Jon Speer: I agree, and it's so simple to do. If you find yourself writing an explanation or a justification and it ends up being some sort of dissertation or report, you might want to rethink that. If you can't simply state it in a sentence or two, then chances are it probably is applicable. So just keep that in mind, folks. Mike, anything else?
Mike Drues: Or perhaps put it a slightly different way. If it takes you more time and effort to justify why you're not doing something than what it would take to do it, maybe that's indicative of another problem.
Jon Speer: Exactly. Mike, this has been terrific. And, folks, I hope you have enjoyed a little bit of a deep dive into the topic of biocompatibility. Lots of nuggets of information.
Mike Drues: Well, I hate to say it, Jon. As a biomaterial guy, I'm not sure I would consider this to be a deep dive, but it was a good dive.
Jon Speer: A deeper dive, a little bit below the surface.
Mike Drues: A deeper dive. A deeper dive.
Jon Speer: We're dipping our toe in the water.
Mike Drues: There you go. There you go.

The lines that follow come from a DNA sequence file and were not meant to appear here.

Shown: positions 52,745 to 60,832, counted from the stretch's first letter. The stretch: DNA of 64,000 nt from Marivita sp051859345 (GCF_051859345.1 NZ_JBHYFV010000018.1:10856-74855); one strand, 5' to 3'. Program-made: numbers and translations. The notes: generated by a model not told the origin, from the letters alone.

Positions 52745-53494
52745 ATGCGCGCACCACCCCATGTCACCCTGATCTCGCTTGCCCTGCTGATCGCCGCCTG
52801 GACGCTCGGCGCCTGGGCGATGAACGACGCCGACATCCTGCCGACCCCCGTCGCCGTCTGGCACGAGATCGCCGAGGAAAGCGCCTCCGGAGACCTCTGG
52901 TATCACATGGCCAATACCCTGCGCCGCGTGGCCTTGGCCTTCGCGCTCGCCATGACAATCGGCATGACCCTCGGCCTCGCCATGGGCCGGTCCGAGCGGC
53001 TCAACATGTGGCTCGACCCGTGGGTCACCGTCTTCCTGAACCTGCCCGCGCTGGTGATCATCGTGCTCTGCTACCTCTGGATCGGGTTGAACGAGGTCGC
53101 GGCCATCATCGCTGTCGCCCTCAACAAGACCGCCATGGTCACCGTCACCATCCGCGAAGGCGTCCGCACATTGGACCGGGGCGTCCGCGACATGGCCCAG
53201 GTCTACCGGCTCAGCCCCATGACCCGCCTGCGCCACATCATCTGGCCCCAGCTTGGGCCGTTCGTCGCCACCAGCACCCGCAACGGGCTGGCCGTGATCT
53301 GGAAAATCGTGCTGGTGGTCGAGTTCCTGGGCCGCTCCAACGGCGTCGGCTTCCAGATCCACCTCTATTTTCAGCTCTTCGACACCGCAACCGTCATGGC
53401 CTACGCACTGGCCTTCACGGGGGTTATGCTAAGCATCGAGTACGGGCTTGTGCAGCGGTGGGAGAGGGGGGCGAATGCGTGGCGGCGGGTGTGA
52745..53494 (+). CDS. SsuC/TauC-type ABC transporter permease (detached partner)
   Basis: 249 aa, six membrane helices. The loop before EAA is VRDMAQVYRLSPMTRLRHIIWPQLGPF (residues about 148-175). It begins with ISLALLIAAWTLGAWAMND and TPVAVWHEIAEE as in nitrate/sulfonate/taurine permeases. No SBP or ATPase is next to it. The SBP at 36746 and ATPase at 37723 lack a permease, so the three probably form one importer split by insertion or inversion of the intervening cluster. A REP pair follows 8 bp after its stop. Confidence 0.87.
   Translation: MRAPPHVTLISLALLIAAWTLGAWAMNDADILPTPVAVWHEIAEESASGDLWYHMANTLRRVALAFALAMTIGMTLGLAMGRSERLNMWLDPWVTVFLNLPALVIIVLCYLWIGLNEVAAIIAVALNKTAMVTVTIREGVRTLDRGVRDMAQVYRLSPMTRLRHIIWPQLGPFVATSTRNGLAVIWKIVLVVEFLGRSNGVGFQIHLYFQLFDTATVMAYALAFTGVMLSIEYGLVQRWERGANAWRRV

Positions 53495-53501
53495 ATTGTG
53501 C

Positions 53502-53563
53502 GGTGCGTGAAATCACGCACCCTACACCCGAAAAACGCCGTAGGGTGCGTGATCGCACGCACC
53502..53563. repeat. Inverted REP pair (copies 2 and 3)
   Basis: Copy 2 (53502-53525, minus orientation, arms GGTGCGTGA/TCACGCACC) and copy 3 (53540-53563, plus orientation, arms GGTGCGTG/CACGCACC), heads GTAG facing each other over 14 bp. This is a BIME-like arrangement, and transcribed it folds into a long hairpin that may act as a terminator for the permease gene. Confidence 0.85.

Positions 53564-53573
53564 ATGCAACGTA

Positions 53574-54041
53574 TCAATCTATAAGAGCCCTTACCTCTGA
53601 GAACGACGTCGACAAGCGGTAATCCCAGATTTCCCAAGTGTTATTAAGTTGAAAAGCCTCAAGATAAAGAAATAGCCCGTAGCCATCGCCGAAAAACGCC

Jon Speer: And, folks, remember Mike Drues, Vascular Sciences, has a ton of expertise on all things regulatory, and specifically as it relates to this particular topic, biomaterials and biocompatibility, he is an expert. So if you have some questions, reach out to him. He is available. He is happy to help you and figure out actions and paths and ways to particularly navigate this topic. So Mike Drues, Vascular Sciences, as always, I appreciate the opportunity to chat with you on the Global Medical Device Podcast. And folks, a little bit about Greenlight Guru. Hopefully you know about the Greenlight Guru Medical Device Quality` Management Systems software platform that we have. It's the only medical device quality management systems software platform that exists that's been designed specifically for the medical device industry by actual medical device professionals. I encourage you to go to www. greenlightguru to learn a lot more about the platform. And if you're interested in getting a demo, click the button, request it. We'd be happy to chat with you. We're rolling out some exciting new functionality. We have this new thing called visualize that is pretty new in the platform. And think of a mind map, if you will, a picture. And this visualize component is a picture of your quality management system and all of the documents and records that you're maintaining as a medical device company and the connective tissue and how one thing may relate to another. And on the topic of biocompatibility, if I need to change a material, I can instantly click a button, see how that material is impacted throughout my entire business. That's pretty freaking awesome, if you ask me. So go to www. greenlightguru to learn more about visualize and the entire medical device quality management system. And as always, thank you so much for being a loyal listener of the Global Medical Device Podcast. You are keeping us as the number one podcast in the medical device industry, so continue to spread the word and share this with your friends and colleagues. As always, this is the host and founder at Greenlight Guru, Jon Speer. You have been listening to the Global Medical Device Podcast.